What got you into Indiecade, and what specifically have you been involved in? I have been involved with Indiecade as a volunteer, a judge, a speaker, and a presenter. I initially got involved when I was still in school as a volunteer (IndieCade, though sometimes referred to as the “Sundance of Indie Games,” is still a nonprofit organization that requires a lot of volunteer workers to run). I first volunteered at IndieCade “Prime” (the original, West Coast based festival) over the course of several years. Later on, I was asked by the organizers if I would be a judge for the festival (again, these are volunteer positions). In more recent years, I’ve presented games at IndieCade and, at IndieCade 2018, I spoke about organizing a geographically dispersed development team to revive what once seemed to be a discarded game project. What are some tips you would give to somebody pursuing career as an indie developer? Don’t quit your day job! Seriously, indie development, especially for someone without a serious portfolio of shipped titles, is potentially creatively and artistically fulfilling, but not usually financially fulfilling. Project planning skills (or someone on the team with very good project planning skills) are essential because the margins of operation are very tight. If you can, start development on nights and weekends (not unlike every startup “garage band”) to build a solid prototype of the game before you seek some sort of funding. There are several sources available, ranging from crowdfunding to angel investment to publishing deals, but they are all challenging in their own ways and each source might not be appropriate for each project or team. If I had one piece of overarching advice for indie developers it would be to approach development on your game as a sustainable business, not just as a one-off project.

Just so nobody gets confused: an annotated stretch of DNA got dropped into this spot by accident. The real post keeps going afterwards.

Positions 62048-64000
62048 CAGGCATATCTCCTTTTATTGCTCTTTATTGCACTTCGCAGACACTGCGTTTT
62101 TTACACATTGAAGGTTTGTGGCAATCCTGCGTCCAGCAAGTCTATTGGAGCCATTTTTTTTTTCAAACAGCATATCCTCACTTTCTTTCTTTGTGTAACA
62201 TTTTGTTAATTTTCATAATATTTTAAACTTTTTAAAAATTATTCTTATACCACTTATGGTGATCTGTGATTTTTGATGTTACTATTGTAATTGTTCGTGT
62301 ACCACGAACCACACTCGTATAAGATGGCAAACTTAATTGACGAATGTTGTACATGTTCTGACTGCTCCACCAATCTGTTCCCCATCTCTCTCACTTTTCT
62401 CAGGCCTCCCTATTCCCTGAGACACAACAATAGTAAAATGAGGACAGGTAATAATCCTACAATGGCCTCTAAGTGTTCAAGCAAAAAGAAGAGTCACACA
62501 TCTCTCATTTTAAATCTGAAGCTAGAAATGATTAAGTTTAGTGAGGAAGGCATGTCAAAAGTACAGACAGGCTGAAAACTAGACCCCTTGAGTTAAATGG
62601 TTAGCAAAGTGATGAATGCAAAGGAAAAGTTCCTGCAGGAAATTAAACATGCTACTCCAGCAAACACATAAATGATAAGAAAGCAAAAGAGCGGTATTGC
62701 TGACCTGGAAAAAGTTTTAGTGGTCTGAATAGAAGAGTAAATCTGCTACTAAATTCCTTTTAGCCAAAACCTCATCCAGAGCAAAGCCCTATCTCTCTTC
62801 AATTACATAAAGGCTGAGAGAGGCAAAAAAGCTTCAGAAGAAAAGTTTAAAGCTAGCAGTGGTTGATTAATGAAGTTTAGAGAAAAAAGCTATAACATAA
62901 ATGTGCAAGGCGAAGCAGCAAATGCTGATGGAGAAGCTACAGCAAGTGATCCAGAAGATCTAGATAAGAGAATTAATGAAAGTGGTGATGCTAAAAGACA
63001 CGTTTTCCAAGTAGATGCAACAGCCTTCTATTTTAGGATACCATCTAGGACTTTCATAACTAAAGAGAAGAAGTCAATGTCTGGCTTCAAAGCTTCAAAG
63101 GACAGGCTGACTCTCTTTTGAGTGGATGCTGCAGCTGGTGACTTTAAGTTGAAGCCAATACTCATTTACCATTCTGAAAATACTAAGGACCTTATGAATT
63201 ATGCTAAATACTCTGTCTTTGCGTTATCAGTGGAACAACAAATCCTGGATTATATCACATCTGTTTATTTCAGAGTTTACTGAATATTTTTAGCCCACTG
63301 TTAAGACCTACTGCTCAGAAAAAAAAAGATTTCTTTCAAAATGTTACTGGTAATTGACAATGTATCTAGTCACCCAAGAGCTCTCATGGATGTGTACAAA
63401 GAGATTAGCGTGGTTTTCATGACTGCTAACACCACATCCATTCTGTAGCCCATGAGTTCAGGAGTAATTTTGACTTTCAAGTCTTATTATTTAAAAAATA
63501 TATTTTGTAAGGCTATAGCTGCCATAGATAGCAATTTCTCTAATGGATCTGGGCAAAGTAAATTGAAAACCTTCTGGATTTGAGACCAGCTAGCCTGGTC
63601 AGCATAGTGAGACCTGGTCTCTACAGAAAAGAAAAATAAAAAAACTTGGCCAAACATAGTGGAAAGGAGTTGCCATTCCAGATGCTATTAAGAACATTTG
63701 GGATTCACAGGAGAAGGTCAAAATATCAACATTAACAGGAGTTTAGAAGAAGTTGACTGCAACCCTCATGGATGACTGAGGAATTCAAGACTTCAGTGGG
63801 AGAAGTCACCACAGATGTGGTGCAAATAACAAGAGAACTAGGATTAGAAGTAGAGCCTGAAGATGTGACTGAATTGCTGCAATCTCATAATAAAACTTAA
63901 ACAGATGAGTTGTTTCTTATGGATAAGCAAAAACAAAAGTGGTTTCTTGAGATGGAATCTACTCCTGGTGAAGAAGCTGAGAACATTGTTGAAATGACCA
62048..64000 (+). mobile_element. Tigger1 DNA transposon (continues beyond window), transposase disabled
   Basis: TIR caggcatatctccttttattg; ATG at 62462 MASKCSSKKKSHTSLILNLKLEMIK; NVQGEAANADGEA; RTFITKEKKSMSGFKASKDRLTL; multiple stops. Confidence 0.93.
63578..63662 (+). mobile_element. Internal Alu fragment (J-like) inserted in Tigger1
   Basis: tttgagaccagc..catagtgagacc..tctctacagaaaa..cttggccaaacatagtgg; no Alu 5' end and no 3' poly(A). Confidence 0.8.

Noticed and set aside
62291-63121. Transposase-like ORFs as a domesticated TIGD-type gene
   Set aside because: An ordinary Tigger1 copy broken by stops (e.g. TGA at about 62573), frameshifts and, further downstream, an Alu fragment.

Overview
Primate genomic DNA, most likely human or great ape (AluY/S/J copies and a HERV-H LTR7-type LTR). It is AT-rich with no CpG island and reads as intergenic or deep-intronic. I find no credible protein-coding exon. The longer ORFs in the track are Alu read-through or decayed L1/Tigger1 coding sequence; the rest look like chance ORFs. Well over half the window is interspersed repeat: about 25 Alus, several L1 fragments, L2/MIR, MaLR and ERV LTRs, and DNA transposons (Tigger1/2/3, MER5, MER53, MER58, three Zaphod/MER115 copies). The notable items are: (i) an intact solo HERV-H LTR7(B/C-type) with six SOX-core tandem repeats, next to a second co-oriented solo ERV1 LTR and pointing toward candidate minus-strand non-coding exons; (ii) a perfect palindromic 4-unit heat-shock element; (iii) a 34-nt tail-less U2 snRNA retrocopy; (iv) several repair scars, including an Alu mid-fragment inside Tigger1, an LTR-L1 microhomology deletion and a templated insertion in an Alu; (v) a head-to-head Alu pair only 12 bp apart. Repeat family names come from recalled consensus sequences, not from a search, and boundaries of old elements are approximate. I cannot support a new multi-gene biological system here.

"If I had one piece of overarching advice for indie developers it would be to approach development on your game as a sustainable business, not just as a one-off project."